Amazon has pulled off something of a coup by adding not only this but every single James Bond movie to Prime Video; it’s the first time all the 007 films have been streaming on a single platform.
Anyway, for most viewers No Time to Die will be the most exciting of the bunch owing to its relative newness. Daniel Craig’s final turn as the spy, this is a technically slick, visually stunning and consistently entertaining end to his tenure on Her Majesty’s secret service, and a decent end to the loose story arc that started with Casino Royale.
All the Old Knives
A very different type of spy movie to the one above, All the Old Knives is a talky thriller about sad, middle-aged C.I.A. operatives raking over the ashes of the past. In light of new evidence that there was an enemy mole inside his cell at the time, Chris Pine’s agent is sent to investigate the events surrounding a disastrous airplane hijacking from 12 years hence – and that means reconnecting with ex-lover Thandiwe Newton, who seems highly likely to be the traitor. There might not be a great deal of action here, but there’s a real hint of John Le Carré in the twists, turns and unglamorous portrayal of the amoral spy game.
Martin Scorsese channels Hitchcock in his stylish 1991 psychological thriller, a remake of a 1962 Gregory Peck/Robert Mitchum movie. Peck and Mitchum find supporting roles here too, with their original parts – a defence lawyer and the ex-con he failed to defend properly, now released and seeking revenge – played by Nick Nolte and Robert De Niro respectively. While this won’t go down as one of De Niro’s best performances, he’s still watchable as the unhinged, heavily tattooed and philosophy-spouting Max Cady, sadistically stalking his victim’s family in the name of justice.
The Big Lebowski
Louche, laidback and outwardly lightweight, Joel and Ethan Coen’s 1998 follow-up to the multiple award-winning thriller Fargo rewards the astute viewer. It’s packed to the gills with call-backs, references to classic movies and other clever touches to pick up on.
It’s also an absolute riot, as Jeff Bridges’ middle-aged hippy The Dude sets out to right a wrong (in a case of mistaken identity, two hoodlums broke into his apartment and “soiled” his beloved rug) and ends up sucked into a kidnapping case involving a German electropop group, ruthless pornographers, a paraplegic philanthropist, a laconic teenage car thief, the police chief of Malibu, a (possibly hallucinatory) cowboy… and bowling.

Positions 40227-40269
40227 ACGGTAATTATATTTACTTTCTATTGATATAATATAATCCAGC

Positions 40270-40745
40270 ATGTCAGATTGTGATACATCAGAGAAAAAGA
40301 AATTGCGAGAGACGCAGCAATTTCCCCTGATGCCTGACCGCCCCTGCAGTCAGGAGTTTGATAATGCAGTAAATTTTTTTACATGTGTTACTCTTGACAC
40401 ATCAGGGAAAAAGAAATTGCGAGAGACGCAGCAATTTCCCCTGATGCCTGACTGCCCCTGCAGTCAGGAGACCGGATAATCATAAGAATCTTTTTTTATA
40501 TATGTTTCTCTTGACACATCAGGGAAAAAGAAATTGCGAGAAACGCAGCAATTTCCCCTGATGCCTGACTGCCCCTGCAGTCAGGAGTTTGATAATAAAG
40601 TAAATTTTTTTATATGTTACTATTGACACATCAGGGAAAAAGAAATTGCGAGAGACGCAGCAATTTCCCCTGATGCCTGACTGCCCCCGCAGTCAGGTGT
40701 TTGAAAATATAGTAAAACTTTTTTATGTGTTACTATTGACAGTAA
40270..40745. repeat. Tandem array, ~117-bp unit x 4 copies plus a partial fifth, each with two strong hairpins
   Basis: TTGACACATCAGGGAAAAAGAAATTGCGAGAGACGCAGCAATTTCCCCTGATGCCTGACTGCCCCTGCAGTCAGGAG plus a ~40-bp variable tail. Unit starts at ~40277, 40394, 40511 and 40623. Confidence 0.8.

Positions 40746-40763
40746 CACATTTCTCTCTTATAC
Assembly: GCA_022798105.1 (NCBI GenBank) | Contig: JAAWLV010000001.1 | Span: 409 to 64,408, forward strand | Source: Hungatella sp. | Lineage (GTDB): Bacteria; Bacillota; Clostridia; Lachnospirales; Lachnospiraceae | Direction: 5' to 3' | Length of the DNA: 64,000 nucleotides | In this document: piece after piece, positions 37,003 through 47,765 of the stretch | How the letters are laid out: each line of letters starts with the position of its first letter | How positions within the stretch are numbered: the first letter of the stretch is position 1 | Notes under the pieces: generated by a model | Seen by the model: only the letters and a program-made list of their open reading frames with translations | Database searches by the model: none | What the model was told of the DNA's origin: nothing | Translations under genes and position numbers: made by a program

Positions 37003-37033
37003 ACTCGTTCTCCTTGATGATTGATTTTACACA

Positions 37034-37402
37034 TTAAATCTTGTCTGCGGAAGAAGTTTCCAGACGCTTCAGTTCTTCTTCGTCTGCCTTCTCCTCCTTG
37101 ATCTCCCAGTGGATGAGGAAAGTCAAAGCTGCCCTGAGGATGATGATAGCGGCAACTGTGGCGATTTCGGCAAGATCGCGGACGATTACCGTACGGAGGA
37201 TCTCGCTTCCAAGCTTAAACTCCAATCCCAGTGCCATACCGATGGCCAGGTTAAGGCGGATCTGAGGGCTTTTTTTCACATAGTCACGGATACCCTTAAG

With an outstanding script and supporting cast including Julianne Moore, Steve Buscemi, John Turturro, Philip Seymour Hoffman and John Goodman, The Big Lebowski is a rare cinematic gift: one that keeps on giving with each subsequent viewing.
Everyone wants to be in the picturesque, quaint Belgian city of Bruges at Christmas time. Everyone except Irish hitman Ray (Colin Farrell), who promptly deems it a “sh*thole” on arrival.
There’s little evidence of the festive spirit elsewhere either, as Ray and fellow killer-for-hire Ken (played wonderfully by Brendan Gleeson) blunder their way through the darker recesses of the Venice of the North. There’s plenty of merry in Martin McDonagh’s film though, even if the comedy often comes from the blackest of sources.
Killing Them Softly
Despite starring Brad Pitt and a host of wonderful character actors (Richard Jenkins, Ray Liotta, Ben Mendelsohn, Scoot McNairy and the late James Gandolfini) Andrew Dominik’s crime drama ended up flying under the radar upon its release in 2012. Perhaps it was its slow, meandering scenes of dialogue that people didn’t take to? Or its parade of wholly unlikeable characters, without a single decent soul among them? Or perhaps its strong thematic suggestion that, whatever the optimism and hope in the wake of Barack Obama being elected president, modern America is just too sick and greedy to be saved? Viewed in 2022, the film’s pessimism seems entirely justified, and we strongly advise viewers turned off a decade ago give it another shot.
The film that warned an entire generation of teenagers off skinny dipping, Jaws remains one of the most iconic, most influential and best-loved summer blockbusters of all time. The premise is simplicity itself: a New Jersey seaside resort is being terrorised by a killer shark, and the local police chief decides to hunt it down. But it’s Jaws’ script, direction and iconic John Williams score that make it so effective. Steven Spielberg cranks up the tension through expert use of perspective and sound, keeping the viewer constantly on edge, but he isn’t afraid to break up the tension with lighter moments.
More than four decades on, it’s still a must watch – but do yourself a favour and swim well clear of the dodgy sequels.